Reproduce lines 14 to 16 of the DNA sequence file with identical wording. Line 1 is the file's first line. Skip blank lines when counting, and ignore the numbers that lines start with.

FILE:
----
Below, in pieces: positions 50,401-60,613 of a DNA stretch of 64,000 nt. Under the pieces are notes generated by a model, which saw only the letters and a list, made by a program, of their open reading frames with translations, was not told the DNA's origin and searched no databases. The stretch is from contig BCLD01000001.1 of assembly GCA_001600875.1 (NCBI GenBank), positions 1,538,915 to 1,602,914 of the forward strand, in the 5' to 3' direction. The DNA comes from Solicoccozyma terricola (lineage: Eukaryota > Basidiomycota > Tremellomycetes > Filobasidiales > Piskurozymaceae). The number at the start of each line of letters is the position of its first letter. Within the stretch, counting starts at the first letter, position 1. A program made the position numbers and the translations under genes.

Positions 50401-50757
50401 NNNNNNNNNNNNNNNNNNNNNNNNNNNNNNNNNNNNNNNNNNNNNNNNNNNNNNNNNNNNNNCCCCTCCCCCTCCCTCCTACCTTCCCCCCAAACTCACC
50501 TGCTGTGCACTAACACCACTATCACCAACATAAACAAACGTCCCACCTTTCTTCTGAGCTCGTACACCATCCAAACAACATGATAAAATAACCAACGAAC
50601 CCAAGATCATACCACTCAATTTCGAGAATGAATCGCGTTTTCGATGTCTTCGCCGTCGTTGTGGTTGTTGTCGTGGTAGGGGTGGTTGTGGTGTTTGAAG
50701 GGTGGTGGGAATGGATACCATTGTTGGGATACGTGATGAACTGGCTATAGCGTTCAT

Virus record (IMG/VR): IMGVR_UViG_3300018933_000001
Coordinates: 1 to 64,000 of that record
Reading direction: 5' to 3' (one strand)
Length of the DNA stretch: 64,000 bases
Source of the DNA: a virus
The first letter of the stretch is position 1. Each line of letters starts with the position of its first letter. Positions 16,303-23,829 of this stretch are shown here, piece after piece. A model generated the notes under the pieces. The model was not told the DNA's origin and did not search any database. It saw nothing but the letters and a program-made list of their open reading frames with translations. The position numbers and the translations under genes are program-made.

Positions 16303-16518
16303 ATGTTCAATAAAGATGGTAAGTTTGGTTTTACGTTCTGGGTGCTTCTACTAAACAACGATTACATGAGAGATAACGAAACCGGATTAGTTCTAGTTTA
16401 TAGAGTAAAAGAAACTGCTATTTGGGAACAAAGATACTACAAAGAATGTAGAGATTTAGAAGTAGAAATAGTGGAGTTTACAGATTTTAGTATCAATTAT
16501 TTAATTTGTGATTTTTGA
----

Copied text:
16303 ATGTTCAATAAAGATGGTAAGTTTGGTTTTACGTTCTGGGTGCTTCTACTAAACAACGATTACATGAGAGATAACGAAACCGGATTAGTTCTAGTTTA
16401 TAGAGTAAAAGAAACTGCTATTTGGGAACAAAGATACTACAAAGAATGTAGAGATTTAGAAGTAGAAATAGTGGAGTTTACAGATTTTAGTATCAATTAT
16501 TTAATTTGTGATTTTTGA